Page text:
By Our Special Correspondent ISd. LTHOUGH the German electorate appears to
have little policy choice between the two contending parties when they go to the polls on September 19, the religious factor could well be decisive.
The German government at the moment consists of a coalition of the Christian Democrats, who draw two-thirds of their support from the Catholic electorate, and the Bavarian party of the C.S.U., whose adherents are almost exclusively Catholic.
The election itself is certainly not being fought on religious grounds and there is very little, beyond fresh faces, to distinguish between the relative appeals of both parties.
Nevertheless, many German Catholics, rightly or wrongly, are disturbed at the possibility of the Social Democrats, under the leadership of the popular Mayor of Berlin, Herr Willi Brandt, achieving power.
The traditional cleavage between Catholic and Protestant was reduced chiefly due to Hitler's persecution of the Christian religion generally, but there still remains the psychological legacy of close on 400 years of mutual antipathy.
Both the main parties appeal to Protestant and Ca tholic voters, hut the Social Democrat opposition and the anti-clerical Liberals draw the bulk of their support from the Protestants. The fear of the Catholic community is for their Catholic schools.
The present position of denominational schools derives from the Concordat concluded by Hitler with Pope Pius XI. Broadly speaking, there are two classes of schools. These are the State schools, whereby both Protestant and Catholic pupils have their own separate religious instruction, although the general atmosphere of the school, plus such controversial topics as history and the general approach to moral problems, is dominated by a nonCatholic atmosphere.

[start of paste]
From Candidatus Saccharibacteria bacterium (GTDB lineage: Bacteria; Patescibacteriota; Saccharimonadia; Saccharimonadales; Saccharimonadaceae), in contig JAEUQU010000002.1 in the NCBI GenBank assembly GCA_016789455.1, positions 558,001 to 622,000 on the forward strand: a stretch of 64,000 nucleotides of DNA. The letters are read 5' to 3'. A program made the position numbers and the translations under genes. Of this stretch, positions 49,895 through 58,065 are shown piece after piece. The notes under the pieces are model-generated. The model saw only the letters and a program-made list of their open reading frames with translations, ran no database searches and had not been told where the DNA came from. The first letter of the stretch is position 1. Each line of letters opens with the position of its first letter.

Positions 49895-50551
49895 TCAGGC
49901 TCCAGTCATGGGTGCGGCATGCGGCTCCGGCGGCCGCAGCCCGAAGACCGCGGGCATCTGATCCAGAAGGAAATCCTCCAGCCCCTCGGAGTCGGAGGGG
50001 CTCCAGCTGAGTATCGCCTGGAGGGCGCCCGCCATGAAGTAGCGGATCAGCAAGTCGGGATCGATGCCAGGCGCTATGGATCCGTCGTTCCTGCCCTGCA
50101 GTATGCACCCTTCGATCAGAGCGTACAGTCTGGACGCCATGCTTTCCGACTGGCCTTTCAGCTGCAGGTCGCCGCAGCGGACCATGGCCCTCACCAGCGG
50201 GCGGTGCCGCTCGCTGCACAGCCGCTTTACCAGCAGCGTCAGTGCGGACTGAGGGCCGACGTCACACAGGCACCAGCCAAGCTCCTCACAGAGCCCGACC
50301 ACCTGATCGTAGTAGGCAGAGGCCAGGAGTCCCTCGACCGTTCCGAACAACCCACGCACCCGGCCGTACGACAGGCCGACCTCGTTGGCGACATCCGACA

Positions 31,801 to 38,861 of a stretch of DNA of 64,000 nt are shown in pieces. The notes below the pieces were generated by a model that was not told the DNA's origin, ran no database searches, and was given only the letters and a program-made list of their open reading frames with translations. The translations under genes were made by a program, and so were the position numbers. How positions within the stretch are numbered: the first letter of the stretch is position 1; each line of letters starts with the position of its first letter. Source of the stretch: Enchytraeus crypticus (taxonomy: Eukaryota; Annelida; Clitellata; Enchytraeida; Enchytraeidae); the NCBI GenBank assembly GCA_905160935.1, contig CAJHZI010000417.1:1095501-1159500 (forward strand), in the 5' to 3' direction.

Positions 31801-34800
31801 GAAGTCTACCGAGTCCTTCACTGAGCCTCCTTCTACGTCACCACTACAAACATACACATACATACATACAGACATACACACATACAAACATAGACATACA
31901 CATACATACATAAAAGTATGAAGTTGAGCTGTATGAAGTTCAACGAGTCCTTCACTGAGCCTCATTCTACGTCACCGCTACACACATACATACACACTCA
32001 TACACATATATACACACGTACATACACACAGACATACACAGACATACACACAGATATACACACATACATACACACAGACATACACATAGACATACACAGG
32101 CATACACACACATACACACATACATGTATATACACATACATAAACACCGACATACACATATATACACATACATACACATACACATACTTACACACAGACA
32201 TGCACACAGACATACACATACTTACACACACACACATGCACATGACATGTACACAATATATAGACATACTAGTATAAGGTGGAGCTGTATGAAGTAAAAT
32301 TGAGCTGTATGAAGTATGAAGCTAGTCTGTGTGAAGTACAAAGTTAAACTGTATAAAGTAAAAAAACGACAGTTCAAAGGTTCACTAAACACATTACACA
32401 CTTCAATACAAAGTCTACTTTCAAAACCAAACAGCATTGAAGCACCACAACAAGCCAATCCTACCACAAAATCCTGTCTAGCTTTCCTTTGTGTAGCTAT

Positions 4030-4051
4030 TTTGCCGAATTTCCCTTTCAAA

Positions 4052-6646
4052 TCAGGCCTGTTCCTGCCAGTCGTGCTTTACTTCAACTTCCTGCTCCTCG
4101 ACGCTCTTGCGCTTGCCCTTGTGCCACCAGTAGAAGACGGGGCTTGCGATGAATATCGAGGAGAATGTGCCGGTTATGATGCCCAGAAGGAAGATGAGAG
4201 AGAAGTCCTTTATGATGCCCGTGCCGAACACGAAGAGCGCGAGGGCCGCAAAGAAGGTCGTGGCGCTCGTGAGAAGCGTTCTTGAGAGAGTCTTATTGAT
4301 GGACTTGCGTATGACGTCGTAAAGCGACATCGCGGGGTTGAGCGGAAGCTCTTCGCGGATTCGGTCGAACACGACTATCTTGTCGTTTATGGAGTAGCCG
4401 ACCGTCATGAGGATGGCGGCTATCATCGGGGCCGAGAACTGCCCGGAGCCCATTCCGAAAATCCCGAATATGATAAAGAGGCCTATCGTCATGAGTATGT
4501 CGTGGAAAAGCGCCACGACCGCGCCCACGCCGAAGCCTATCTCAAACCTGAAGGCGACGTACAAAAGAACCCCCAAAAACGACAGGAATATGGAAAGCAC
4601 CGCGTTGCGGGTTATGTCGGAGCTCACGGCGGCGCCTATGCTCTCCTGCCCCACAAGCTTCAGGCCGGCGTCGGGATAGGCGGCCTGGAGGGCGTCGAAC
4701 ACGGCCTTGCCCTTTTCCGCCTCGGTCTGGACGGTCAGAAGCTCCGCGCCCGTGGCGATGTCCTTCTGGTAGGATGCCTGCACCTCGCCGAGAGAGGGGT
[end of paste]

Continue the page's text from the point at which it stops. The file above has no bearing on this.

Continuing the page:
The second class of school, a confessional one, is open to any religious group who can prove there is sufficient demand for such a school where denominational religion is taught. The State reimburses 90 per cent of the total cost. For the same reasons as in Britain the Catholic body much prefers to maintain its own schools.
There is uncertainty on two counts. First, the Socialists. except on a regional level in Lower Saxony. have never held power; therefore nobody is certain what they will do. Secondly. there is a strong tradition, particularly in the influential middle echelons of the Social Democrats drawn from the older men, of a consistent
Admittedly. things in Lower Saxony for Catholic schools have been allowed to remain as they are in the rest of Germany. But German Catholic observers tend to take the attitude that one swallow does not make a summer.
They can point to the recent instance of backwoodsmen of the Socialist and Liberal brand attempting to imperil the position of Catholic schools by petitioning For the annulment of Hitler's Concordat on account of his patent insincerity in his dealings with the Holy See.
The Supreme Court of Germany, preferring to rely on the terms of the treaty rather than the supposed state of mind of the Fuehrer. upheld the Concordat.
It is quite feasible that the old anti-cler:calism. beloved by the neo-Marxists in the Social Democrats, has really died. Butt there still remains the hitter memory of more than a century's domination by aggressive Prussian Protestantism which by some Catholics is still felt to be latent in the party of the moderate Left.
Their rights ...
Whereas priests will not he positively urging their flocks to vote along obvious cultural lines, that is for the Christian Democrats, they will certainly remind them they should vote for the party "which will ensure their rights".
The popularity of the parties at the 1961 election was as follows: C.D.U.-C.S.U. (Christian Democrat Coalition) 14.298.372 votes, Social Democrats, 11,427.355.